Lamont told them to get used to the meetings, with one difference: “We‘ll be doing this more regularly — and more privately — as time goes on.”

Mark is the Capitol Bureau Chief and a co-founder of CT Mirror. He is a frequent contributor to WNPR, a former state politics writer for The Hartford Courant and Journal Inquirer, and contributor for The New York Times.

Join the Conversation


  1. There is a saying in business … “vision without execution is just pure hallucination”. Let’s hope Gov. Lamont’s execution is as good as his vision because he is hallucinating if he thinks he has support from the Democrat party to reduce the size of government in Connecticut.

  2. Faced with a decade long stagnant economy/employment levels and firm Legislative resistance to reducing CT Budget outlays Gov. Lamont only viable current option to fund the $2 billion plus Budget Deficit is raising taxes and adding new ones. Following Gov. Malloy’s playbook. But once the National Recession begins CT becomes unusually vulnerable. All the more reason for the Governor to look seriously into how the Legislature would allow CT Budget be reduced. Otherwise Gov. Lamont will be unable during a Recession to raise CT taxes sufficiently to compensate for lost CT revenues during the next Recession. And risks becoming a one term Governor. Without reducing the CT Budget during the next Recession Gov. Lamont will find CT’s economy actually declining. And that will get everyone’s attention. Best prepare.

  3. Gov. Lamont has inherited a decade long stagnant economy with among the highest State and Local Property taxes in the nation. And a long string of billion dollar State Budget deficits from an ever increasing State Budget. So the challenge is straightforward. Either reduce the State budget which largely means reducing the Public Union component of about 40%. Or follow past practice and raise taxes perhaps with some new ones. These are fairly straightforward choices for any incoming Governor. Given CT’s “political realities” odds greatly favor new taxes rather than reducing the CT State Budget. Come the next Recession – perhaps a year or two distant – Gov. Lamont will face major pressure to reduce the State Budget to accommodate lower expected revenues.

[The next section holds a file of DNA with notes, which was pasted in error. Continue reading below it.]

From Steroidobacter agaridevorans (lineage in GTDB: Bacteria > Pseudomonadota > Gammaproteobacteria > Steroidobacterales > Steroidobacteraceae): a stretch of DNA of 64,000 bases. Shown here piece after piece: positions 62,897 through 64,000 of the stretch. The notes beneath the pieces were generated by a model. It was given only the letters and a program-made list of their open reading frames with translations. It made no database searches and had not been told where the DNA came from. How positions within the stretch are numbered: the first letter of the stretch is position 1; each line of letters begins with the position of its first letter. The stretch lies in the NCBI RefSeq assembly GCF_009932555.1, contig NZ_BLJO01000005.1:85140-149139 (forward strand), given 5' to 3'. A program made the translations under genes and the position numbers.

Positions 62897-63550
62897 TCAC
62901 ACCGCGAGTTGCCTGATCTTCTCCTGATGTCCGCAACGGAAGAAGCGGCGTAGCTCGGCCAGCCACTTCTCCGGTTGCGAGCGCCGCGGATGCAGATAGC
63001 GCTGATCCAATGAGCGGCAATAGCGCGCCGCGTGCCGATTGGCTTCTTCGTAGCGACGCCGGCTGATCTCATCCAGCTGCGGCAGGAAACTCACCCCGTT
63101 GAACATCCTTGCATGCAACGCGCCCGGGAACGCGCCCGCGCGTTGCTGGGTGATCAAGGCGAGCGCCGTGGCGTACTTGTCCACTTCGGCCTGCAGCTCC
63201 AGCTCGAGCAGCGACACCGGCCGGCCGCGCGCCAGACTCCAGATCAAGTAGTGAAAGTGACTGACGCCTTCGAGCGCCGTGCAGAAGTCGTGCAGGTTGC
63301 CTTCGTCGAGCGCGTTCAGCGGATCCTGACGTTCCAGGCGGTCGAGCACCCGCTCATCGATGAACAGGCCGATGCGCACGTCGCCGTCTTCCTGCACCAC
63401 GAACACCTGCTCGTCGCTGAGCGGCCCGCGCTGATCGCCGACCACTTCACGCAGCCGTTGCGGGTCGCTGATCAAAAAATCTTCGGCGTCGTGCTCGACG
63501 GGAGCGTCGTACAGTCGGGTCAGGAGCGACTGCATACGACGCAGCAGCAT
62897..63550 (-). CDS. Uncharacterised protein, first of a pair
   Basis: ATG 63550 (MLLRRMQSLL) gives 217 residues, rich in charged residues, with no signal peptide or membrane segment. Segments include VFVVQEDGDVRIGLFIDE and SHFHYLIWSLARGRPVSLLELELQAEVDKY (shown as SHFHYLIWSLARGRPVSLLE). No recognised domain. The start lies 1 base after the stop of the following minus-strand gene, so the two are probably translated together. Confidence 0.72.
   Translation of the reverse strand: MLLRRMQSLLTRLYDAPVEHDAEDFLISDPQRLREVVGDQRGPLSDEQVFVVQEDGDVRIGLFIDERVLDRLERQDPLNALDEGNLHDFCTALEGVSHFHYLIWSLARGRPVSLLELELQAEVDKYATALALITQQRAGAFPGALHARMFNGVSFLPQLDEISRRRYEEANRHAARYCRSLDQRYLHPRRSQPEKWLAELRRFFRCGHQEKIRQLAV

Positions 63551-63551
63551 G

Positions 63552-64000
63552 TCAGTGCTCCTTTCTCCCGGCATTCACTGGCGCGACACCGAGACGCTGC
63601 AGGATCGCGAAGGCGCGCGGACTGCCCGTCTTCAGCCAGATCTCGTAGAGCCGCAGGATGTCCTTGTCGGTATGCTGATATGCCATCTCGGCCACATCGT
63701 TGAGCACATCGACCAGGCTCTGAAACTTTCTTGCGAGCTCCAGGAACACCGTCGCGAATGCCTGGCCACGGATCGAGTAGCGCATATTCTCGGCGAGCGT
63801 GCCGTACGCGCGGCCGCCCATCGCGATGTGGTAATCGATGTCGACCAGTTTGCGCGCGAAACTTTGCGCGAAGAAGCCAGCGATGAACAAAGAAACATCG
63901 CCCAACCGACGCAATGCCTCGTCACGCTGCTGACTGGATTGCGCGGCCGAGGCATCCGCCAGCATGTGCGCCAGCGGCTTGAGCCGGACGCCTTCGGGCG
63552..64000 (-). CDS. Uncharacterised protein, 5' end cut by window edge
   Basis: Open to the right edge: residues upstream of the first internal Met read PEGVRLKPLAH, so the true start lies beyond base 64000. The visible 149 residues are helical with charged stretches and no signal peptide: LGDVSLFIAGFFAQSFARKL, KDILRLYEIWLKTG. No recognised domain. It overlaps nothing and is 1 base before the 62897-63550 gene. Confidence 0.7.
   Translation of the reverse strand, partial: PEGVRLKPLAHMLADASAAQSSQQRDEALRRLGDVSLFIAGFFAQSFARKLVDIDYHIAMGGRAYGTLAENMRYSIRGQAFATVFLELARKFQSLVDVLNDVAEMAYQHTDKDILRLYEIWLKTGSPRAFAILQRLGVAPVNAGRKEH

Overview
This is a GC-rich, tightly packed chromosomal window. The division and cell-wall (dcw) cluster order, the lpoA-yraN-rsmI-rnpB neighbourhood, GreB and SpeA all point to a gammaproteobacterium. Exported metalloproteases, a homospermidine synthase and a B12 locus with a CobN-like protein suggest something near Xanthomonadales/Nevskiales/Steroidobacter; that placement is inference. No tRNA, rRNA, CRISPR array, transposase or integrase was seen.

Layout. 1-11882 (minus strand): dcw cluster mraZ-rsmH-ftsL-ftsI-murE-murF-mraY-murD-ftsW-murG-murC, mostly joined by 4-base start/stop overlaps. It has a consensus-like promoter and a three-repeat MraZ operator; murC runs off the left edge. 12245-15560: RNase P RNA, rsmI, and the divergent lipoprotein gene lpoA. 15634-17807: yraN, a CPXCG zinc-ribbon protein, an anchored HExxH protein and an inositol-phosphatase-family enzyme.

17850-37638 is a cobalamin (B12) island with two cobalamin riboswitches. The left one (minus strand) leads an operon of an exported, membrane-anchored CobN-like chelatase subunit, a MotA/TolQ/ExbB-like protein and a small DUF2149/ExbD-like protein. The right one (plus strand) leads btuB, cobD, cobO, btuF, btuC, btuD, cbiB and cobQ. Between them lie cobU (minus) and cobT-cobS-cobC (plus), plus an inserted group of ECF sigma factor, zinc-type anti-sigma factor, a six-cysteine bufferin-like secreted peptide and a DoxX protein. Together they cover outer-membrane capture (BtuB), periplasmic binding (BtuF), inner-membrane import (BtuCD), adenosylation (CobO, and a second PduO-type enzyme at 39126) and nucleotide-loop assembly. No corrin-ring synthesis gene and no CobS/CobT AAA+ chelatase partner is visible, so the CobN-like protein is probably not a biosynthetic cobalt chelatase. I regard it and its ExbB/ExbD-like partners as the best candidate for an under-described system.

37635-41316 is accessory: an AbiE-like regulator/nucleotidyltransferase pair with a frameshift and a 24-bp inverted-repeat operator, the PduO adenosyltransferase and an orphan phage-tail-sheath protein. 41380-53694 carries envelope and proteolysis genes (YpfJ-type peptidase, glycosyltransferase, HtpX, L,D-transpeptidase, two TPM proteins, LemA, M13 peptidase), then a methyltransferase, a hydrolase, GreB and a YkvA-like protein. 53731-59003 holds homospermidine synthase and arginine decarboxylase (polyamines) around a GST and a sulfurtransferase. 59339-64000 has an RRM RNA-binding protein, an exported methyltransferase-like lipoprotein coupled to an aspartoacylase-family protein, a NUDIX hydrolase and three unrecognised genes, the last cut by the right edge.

Longer term the question is whether CT can generate a growing economy that keeps pace with the U.S. economy. The well recognized institutional constraints suggest that’s not likely during Gov. Lamont’s tenure. Creating a modern CT economy with vigorous modern hi-tech industrial cities – that’s where economic growth really takes place – is a matter requiring decades.

    What we can do near term is encourage Gov. Lamont to realize that raising taxes by itself is insufficient to solve the seemingly perpetual billion dollar budget deficits. Some serious efforts must be made in reducing CT’s State budget. Gov. Malloy did not have much “success” here. So lets encourage Gov. Lamont to do better. Otherwise the Exodus of many of our most capable citizens, firms, etc. will continue and our college grads will continue to leave CT for much better opportunities elsewhere.

    The sad reality is that decades of neglect to the basic CT fiscal and economic realities have come due. Previous Governors have not addressed successfully these issues. CT is not well positioned to join both NY and Mass. as modern vibrant economies participating in the hi-tech computer revolution transforming our national economy. So we have some work to do.

  4. Its difficult to imagine how to be lean and mean in our state Government with the size of the unfunded retirement liabilities, the massive debt service, and the no layoff “deal” struck by the previous administration. I like the sound of the Governor’s words, but the union stranglehold on state Government will handcuff him at every turn.